Msg#: 4119289 posted 9:54 am on Apr 21, 2010 (gmt 0)
I know about slash and non slash duplicate content issues within google and use the .htaccess file to sort though my large sites. (I cant use the canonical tag because of the way my large sites are created), anyway I have found solutions for these.
But recently I became aware I did not understand my homepage correctly.
Is it really "www.example.co.uk" or "www.example.co.uk/" with the slash? Or do I choose, even though browsers always show the slash?
All web browerss show the domain with the slash, but I have been very aware that just about all links comming into my homepage, are links without the slash.
What made this more apparent was the "site" command with slash shows slightly diffrent results than without the slash, suggesting that the Goog treats the homepage differently just like internal pages.
So should all links to my site include the backslash on root domain or does it not really matter?
Is this issue as important as www to non www and index to root duplicate issues?
Google seems to handle the closing slash issue pretty well on its own these days. Still, it is a best practice to include that final slash. Interesting that the site: operator gives slightly different results for the two variations. The site: operator numbers have been whack-o for a while in other ways, but I hadn't noticed this variant.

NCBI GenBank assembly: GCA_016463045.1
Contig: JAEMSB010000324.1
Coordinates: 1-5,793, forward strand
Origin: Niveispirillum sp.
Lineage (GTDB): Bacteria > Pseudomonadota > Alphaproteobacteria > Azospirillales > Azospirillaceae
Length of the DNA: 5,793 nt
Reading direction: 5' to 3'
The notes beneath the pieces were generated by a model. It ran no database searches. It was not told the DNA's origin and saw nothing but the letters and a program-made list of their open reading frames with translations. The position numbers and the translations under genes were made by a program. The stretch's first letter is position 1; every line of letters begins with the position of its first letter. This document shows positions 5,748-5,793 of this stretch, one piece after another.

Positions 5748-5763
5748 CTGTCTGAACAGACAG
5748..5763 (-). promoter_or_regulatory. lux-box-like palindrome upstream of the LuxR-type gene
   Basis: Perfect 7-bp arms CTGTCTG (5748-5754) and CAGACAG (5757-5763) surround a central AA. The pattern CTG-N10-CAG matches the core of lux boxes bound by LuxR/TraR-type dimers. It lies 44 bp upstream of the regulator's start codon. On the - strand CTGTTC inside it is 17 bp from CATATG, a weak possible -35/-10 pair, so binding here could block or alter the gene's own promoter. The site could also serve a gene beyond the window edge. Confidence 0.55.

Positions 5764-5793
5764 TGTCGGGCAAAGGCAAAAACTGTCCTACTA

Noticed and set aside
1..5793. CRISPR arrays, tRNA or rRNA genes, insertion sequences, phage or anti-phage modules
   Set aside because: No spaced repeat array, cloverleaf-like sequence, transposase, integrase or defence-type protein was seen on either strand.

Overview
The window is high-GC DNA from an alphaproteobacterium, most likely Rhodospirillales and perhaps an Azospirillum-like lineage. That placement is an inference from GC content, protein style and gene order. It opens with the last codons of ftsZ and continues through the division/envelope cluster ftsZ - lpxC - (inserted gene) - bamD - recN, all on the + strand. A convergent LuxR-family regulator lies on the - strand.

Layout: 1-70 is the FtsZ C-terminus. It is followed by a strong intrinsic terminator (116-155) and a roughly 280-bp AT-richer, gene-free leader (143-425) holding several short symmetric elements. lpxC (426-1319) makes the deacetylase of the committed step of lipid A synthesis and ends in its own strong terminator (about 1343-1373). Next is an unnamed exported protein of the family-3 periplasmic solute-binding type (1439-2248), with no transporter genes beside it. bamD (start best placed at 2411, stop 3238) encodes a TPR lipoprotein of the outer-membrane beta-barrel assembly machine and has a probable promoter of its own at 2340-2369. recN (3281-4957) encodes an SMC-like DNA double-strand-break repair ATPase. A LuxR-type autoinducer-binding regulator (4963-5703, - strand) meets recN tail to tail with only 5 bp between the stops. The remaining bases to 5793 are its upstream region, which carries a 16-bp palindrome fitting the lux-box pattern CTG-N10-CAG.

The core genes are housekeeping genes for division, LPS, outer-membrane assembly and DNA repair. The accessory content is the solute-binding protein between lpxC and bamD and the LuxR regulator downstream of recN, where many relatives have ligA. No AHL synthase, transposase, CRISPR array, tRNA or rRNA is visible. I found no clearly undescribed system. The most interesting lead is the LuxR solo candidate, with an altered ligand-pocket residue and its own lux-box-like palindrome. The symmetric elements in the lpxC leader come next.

Msg#: 4119289 posted 8:45 am on Apr 22, 2010 (gmt 0)
A url needs a protocol (a web browser will assume http if not supplied), a domain and a path. www.example.com has no path. www.example.com/ is a request for the root "/" at www.example.com .
If I attempt to go to www.google.com in my browser then I end up at www.google.com/ . So where is this happening. Using Firefox with the Live HTTP Headers add on shows me making no request for www.google.com but immediately requesting www.google.com/ . So it looks like the browser recognises that www.google.com is not a valid url but realises that in this case what is actually wanted most often is the root path of the domain "/" and so defaults this part of the path just as it defaults the "http://" part.
It would beggar belief if the search engines did not realise that http:/www.example.com is not a valid url, so I wouldn't worry about duplicate content issues in this case.